UH initiative partners with 3rd Ward schools

Principals at two Third Ward schools, Blackshear Elementary and Cullen Middle School, are commending efforts by the University of Houston to improved student outcomes through the recently launched Advancing Community Engagement and Service Institute (ACES).

Blackshear’s Principal Alicia Lewis identified literacy as her campuses top priority, and said that the support provided by UH has been stellar.

“I’d give UH an A-plus because even before it was called ACES Institute, UH had already started supporting us through the Third Ward Initiative,” said Lewis.

She referred to multiple points of contact, including counseling program students providing support for Blackshear’s social worker, scholars and teachers; UH athletes who participate in HISD’s Houston Read Program and serve as mentors; College of Education students instructing four days a week; and 10 Cougar Literacy Corp students who provide one-on-one attention for Blackshear students.

“They’re helping us make sure that our scholars are growing in literacy,” Lewis Said. “That one-on-one attention works every time.”

Anne McClellan and Jonathan Schwartz are co-directors of ACES, a program that traces its roots back to UH’s Third Ward Initiatives led by Dr. Elwyn Lee and UH’s University Neighborhood Partnership Forum (UNPF).

“The whole idea was for [the UNPF] to come together and figure out what were best practices for universities and communities to work together to make the community better,” said Lee of the effort he and Pastor Emeritus William A. Lawson co-chaired. Their research led them to the nation’s top-rated university/community partnership—The University of Pennsylvania’s Netter Center—which became the model for ACES.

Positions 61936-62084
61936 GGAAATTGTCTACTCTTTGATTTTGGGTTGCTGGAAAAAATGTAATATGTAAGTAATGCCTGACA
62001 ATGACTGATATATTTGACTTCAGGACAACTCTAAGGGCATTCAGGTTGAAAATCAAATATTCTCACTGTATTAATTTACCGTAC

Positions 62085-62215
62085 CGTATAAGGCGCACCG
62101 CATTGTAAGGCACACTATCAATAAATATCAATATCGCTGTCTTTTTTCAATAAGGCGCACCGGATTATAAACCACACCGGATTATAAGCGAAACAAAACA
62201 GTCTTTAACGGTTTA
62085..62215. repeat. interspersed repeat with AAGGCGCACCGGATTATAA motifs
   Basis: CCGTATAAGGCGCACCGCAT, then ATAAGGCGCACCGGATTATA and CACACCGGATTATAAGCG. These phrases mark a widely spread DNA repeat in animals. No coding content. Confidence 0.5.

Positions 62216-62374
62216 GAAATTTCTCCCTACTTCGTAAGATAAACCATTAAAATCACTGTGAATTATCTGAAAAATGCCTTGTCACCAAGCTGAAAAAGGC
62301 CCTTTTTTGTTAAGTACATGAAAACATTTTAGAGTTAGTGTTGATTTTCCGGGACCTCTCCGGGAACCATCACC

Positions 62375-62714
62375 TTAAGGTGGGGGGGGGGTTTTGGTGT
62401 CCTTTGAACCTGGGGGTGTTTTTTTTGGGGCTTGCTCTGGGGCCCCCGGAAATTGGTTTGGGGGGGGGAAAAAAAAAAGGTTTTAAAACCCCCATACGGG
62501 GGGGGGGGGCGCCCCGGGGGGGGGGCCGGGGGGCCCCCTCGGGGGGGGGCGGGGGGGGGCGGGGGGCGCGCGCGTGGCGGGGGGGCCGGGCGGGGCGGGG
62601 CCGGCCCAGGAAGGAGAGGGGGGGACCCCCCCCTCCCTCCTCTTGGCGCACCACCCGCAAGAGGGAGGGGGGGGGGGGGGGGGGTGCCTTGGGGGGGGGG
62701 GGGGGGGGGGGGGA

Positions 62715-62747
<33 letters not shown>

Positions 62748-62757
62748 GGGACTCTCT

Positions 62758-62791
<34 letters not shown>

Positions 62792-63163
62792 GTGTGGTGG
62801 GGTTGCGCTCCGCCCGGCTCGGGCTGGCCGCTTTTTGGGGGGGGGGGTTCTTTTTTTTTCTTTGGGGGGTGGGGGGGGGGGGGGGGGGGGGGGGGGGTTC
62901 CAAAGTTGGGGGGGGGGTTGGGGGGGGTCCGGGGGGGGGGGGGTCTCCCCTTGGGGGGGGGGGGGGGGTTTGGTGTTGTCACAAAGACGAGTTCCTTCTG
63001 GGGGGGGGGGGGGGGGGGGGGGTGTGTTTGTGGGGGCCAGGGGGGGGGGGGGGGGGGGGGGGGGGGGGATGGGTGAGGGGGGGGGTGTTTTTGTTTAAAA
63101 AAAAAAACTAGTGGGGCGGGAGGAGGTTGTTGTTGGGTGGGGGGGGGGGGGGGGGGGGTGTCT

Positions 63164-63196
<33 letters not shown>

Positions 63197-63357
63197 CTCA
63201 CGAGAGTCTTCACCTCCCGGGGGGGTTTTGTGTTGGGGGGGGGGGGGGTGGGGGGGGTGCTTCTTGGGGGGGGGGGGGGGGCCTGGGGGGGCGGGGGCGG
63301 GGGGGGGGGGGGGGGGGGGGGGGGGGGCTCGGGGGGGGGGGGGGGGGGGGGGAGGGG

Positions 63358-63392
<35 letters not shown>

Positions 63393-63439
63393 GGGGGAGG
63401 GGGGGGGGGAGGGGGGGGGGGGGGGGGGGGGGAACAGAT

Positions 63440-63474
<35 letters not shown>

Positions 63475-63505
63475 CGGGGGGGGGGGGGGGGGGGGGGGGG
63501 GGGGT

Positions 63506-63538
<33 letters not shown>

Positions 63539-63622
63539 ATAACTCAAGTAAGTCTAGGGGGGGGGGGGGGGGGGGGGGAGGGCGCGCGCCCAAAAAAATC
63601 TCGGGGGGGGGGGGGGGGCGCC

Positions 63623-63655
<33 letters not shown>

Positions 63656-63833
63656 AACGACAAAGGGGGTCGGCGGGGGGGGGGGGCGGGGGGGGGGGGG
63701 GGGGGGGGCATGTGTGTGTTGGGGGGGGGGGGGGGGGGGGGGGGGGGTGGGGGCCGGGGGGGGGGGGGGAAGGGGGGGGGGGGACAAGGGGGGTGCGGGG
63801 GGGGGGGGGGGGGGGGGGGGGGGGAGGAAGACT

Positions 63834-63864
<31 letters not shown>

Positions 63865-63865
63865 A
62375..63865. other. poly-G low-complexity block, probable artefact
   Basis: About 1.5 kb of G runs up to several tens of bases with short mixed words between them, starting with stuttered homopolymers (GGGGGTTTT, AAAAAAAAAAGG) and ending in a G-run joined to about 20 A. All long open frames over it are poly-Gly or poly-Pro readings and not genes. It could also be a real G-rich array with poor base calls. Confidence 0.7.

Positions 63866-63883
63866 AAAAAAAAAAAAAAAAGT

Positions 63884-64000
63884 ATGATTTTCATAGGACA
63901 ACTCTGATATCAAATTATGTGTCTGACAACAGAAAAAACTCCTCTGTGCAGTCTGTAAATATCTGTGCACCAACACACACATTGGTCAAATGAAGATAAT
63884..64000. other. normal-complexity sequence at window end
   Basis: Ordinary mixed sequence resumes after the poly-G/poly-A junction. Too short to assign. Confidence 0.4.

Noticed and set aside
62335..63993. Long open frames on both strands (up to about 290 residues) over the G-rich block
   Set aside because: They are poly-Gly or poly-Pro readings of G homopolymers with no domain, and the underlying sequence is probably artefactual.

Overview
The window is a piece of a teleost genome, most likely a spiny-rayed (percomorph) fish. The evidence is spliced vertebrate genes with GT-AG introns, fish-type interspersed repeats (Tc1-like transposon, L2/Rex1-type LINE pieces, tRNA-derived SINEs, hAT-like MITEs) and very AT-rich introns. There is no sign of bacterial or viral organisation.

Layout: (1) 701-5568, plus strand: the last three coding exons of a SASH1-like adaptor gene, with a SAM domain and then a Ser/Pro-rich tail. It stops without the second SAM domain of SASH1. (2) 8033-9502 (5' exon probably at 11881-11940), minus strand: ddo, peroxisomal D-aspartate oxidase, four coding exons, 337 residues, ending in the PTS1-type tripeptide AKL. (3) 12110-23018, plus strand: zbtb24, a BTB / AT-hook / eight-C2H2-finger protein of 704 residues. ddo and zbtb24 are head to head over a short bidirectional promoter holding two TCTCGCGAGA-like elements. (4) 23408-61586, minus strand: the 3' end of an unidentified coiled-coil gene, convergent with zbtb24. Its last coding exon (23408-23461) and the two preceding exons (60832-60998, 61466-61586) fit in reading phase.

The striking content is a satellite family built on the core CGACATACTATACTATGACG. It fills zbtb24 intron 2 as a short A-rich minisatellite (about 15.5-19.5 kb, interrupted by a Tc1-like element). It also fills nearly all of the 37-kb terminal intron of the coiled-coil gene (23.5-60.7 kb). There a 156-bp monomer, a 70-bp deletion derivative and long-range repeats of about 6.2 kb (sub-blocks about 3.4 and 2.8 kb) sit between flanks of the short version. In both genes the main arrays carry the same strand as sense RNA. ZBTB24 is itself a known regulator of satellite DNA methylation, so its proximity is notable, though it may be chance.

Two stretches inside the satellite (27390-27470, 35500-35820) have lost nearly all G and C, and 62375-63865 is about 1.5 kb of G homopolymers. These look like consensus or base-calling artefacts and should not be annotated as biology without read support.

“All you have to do is look at the evaluations of the [Yates feeder pattern] schools and you can see that so many of the schools have ratings that need to be elevated,” said Lee.

According to Cullen principal Clayton Crook, ACES is living up to its promises.

“With the dynamics of the communities surrounding Cullen–high poverty and high crime–there’s not a lot of individuals giving kids encouragement, asking about grades or if they’re going to college,” Crook said.

“With some of our students moving from school to school, they have people walking in and out of their lives, making it difficult to trust anyone,” Crook said.

UH mentors place a premium on building trusting relationships “so that students grow to care about coming to school every day, on time and applying themselves to the best of their abilities.”

Crook graded UH”s efforts an “A-plus-plus” noting that they have had powerful impacts upon some of Cullen’s most mentor-needy students, like the two Crook highlighted who literally had no one caring for them at home.

“Their issues showed through their poor hygiene and grades, and inability to smile or look people in the eye.

“I knew those students cared because they walked every day all the way from Peck Elementary,” Crook said. “And with their mentors, now they’ve made a complete turn-around, smiling, high-fiving teachers, making good grades and feeling confident in their abilities.”